Wedding Music

Hallelujah Chorus

This rousing chorus may have your audience standing.

Full Title Hallelujah Chorus (from Messiah – George Frideric Handel (1685-1759)

Notes The most famous movement in Messiah is the “Hallelujah” chorus, which concludes the second of the three parts. The text is drawn from three passages in the New Testament book of Revelation:

  • And I heard as it were the voice of a great multitude, and as the voice of many waters, and as the voice of mighty thunderings, saying, Alleluia: for the Lord God omnipotent reigneth. (Revelation 19:6)

  • And the seventh angel sounded; and there were great voices in heaven, saying, The kingdoms of this world are become the kingdoms of our Lord, and of his Christ; and he shall reign for ever and ever. (Revelation 11:15)

  • And he hath on his vesture and on his thigh a name written, KING OF KINGS, AND LORD OF LORDS. (Revelation 19:16)

In many parts of the world, it is the accepted practice for the audience to stand for this section of the performance. Tradition has it that King George II rose to his feet at this point. Royal protocol has always demanded that whenever the monarch stands, so does everyone in the monarch’s presence. Thus, the entire audience and orchestra stood too, initiating a tradition that has lasted more than two centuries. It is lost to history the exact reason why the King stood at that point, but the most popular explanations include:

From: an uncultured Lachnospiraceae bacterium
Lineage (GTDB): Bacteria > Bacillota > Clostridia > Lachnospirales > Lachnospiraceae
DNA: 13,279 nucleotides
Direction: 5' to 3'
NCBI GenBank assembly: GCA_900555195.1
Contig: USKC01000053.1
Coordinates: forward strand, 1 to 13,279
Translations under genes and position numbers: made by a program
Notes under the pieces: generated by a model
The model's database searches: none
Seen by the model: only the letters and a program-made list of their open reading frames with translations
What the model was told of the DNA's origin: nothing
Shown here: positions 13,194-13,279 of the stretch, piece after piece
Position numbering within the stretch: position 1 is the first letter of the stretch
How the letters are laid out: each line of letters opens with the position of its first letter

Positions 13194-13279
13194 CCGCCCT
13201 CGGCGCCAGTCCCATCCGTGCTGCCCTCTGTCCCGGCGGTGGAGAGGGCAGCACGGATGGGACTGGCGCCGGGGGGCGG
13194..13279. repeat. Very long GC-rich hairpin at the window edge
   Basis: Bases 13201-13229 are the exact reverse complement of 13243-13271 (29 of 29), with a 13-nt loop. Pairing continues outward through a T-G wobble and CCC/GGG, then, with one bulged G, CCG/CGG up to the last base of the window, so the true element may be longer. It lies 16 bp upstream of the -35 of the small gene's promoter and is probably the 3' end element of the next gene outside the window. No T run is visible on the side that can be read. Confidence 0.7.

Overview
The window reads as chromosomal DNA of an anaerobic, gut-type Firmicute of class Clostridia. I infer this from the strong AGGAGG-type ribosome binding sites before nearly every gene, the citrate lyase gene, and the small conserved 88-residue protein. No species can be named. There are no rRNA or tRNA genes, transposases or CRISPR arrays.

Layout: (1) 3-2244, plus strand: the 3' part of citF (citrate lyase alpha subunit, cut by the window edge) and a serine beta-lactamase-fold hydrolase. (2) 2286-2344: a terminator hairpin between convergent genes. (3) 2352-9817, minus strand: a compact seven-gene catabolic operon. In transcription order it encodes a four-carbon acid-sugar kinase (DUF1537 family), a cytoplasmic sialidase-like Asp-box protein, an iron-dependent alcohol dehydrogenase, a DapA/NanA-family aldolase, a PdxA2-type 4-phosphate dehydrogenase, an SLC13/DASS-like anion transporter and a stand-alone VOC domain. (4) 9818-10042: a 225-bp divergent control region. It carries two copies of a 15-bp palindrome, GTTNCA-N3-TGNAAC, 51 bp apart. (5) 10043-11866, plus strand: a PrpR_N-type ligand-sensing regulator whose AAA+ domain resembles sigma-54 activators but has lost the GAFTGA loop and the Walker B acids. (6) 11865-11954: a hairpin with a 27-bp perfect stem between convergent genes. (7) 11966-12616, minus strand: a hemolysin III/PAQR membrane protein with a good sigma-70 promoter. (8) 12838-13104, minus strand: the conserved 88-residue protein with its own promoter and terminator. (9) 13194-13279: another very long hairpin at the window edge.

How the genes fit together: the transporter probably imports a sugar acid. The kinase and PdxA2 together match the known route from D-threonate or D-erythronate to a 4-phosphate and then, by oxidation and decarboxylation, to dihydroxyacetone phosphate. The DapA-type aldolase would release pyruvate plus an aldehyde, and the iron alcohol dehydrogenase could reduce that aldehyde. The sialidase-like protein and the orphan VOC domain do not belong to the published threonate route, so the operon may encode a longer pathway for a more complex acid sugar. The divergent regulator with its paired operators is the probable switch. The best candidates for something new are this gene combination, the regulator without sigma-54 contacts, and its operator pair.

• As was and is the custom, one stands in the presence of royalty as a sign of respect. The Hallelujah chorus clearly places Christ as the King of Kings. In standing, King George II accepts that he too is subject to Lord of Lords.
  • He was so moved by the performance that he rose to his feet.
  • He arrived late to the performance, and the crowd rose when he finally made an appearance.
  • His gout acted up at that precise moment and he rose to relieve the discomfort.
  • After an hour of musical performance, he needed to stretch his legs!

Duration about 5 minutes

Performers required

  • Choir with Organ or Piano preferably with trumpet
  • Organ alone
  • Piano alone

Source of printed music Organ arrangement by Theodore Dubois, 1917, published by Durand et cie (IMSLP).

Hallelujah! for the Lord God omnipotent reigneth
The kingdom of this world is become the kingdom of our Lord, and of His Christ:
and He shall reign for ever and ever.

Words from the Book of Revelation

© Fergus Black

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